Below the beaks, the curator had arranged a huia skull and a few bones, amber-yellow with age, on a dark board. Disarticulated, most of the skeleton missing. The bones of the feet still had tiny, curled claws; what remained of the bird lay in the position associated with an execution. I looked at it for a long time. I wanted to reach out, cup my hand over the small, fragile skull and let some of my own life flow into it. To tell it something—but what? That this would never happen again? That would be a lie. To ask forgiveness? Hypocrisy. That it would not be forgotten? What consolation is that?
The enormity of what we’ve done silenced me. All I wanted to do was touch that tiny skull, and I don’t know why.
In a small theatre adjoining the display, a film showed how people from disparate backgrounds live here in Aotearoa. An elderly woman, the matriarch of a sheep station in the southern South Island, described her relationship to the land:
“I’ve lived here so long,” she said, traces of significant schooling still evident in her voice, “that the land has become part of me.”
I wondered why she didn’t say she had become part of the land.
Back at the big house I sat on the deck, looking out across the harbour, Dirk and Miep meditating at my feet. A blackbacked gull slid past on the air, tilting and rocking slightly, wings flexing in the wind. As it skimmed by, fast and close, it seemed I felt the air cushioned beneath me, the resilience under my own outstretched wings; I felt the slight pull of negative pressure on my back and the upper surface of of my arms as I surfed the sky. Soon after, three small birds flashed overhead, swift, streamlined, in a loose formation which they maintained when they suddenly veered East. They reminded me of small, flickering fish. Birds inhabit the air; fish the sea, lakes, and rivers. We, the superior species, creep on land, attached to its surface. Birds and fish live in an extra dimension and our only access to that life is through technology and imagination.
I have never seen an aeroplane jink and twist its way through the sky the way a tui chases a korimako through a garden; I’ll never see an aeroplane slip between the strands of a nine-wire fence like a magpie; never see an aeroplane alight with the deft touch of titipounamu clinging upside down to a twig. I’ve never seen any part of an aeroplane to match the engineering accomplishment of a feather.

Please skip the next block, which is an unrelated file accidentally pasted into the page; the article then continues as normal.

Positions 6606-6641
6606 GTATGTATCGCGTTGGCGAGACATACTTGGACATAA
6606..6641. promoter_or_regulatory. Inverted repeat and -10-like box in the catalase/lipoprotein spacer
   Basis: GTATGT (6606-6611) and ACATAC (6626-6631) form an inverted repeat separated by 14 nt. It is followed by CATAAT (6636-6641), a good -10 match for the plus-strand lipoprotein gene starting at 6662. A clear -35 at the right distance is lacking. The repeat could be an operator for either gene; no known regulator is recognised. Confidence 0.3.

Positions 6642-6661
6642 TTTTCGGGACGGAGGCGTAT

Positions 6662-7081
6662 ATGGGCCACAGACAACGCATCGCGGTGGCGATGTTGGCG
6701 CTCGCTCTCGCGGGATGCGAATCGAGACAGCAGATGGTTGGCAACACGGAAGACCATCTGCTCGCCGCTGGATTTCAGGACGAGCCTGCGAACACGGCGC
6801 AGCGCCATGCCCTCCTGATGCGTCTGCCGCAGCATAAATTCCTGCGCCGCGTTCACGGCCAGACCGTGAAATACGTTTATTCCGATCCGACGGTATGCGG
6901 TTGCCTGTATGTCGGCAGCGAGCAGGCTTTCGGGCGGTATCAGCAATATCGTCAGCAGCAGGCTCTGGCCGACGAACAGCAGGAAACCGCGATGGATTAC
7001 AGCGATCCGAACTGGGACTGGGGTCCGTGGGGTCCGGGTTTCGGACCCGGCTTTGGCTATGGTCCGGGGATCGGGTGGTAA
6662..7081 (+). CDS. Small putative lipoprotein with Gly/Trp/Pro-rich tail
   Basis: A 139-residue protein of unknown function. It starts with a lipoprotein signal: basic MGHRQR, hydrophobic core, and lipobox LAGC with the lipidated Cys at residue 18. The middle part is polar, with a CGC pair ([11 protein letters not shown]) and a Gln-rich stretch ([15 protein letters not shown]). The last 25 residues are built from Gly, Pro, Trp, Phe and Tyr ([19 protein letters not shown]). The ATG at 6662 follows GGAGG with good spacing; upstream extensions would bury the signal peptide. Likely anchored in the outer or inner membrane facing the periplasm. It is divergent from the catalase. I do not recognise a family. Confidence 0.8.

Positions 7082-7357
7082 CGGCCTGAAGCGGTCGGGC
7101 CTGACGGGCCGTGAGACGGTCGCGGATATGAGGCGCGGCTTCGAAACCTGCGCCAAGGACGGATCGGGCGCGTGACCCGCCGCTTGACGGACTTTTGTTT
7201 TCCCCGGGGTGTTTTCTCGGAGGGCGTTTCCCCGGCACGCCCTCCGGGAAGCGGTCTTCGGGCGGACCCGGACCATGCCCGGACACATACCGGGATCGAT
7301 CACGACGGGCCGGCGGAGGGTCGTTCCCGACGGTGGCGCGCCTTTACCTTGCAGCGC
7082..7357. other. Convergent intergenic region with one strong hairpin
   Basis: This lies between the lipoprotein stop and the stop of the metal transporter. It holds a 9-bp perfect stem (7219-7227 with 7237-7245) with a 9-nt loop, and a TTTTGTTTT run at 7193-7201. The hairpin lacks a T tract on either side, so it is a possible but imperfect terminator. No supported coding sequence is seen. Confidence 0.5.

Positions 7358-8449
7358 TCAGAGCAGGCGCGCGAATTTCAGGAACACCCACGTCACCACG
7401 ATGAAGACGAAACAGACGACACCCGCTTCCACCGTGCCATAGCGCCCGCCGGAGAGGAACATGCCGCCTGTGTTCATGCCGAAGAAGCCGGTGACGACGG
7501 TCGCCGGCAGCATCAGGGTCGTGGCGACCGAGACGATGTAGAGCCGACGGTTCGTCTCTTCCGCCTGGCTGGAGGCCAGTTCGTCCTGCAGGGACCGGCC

On the other hand, I know of no bird that has ever lived that could lift a full grown human being into the sky, let alone over 500 at once; let alone transport all those lives thousands of kilometres. But why, as accomplishments, do these technological achievements seem so inferior to the flight of a sparrow?
It's the same in that other three dimensional world. Encased in a wet suit, breathing bottled air and peering through a mask, I felt as if I were exploring another planet, perhaps a marvellous dream. At the Poor Knights Islands, years ago, I swam through an underwater arch as early morning sunlight poured down in long beams through deep blue water; floating a metre above the ocean floor I gazed at the open mouth of a small moray eel below me and watched rays glide past on undulating wings, a strange eye looking back as the great weird fish cruised past through the arch. I’ve dived at night, in black water, into a small, long tunnel where the world ceased to exist beyond the distinctly illuminated hemisphere of torchlight. I could have been in outer space. Without bottled air, on a briefly held breath, I’ve dived down, twisted and tumbled like a seal, revelled in the pure joy of unconstrained movement in three dimensions. Yet any watching seal might have laughed, perhaps wet itself at my slow and graceless tumbling; the rays gliding past might have pitied the ridiculous hissing and bubbling form with its lumps and tubes and awkward aquabatics. If I hadn't been so full of delight—and hadn't needed the air—I'd have laughed too.
When will our marvellous technology make machines to challenge the flight of birds, the shimmer of fish? More to the point—what, exactly, will we have achieved? And at what cost?
Meanwhile, we are spared humiliation because we believe birds cannot pity us; because we think fish are dumb.
1. Evening shoreline, Eastbourne.
2. Juvenile blackbacked gull, karoro, Larus dominicanus dominicanus; Point Arthur, Eastbourne.
3. Edge of the sea, Eastbourne.
4. Evening sea, Point Arthur.
Photos and words © 2006 Pete McGregor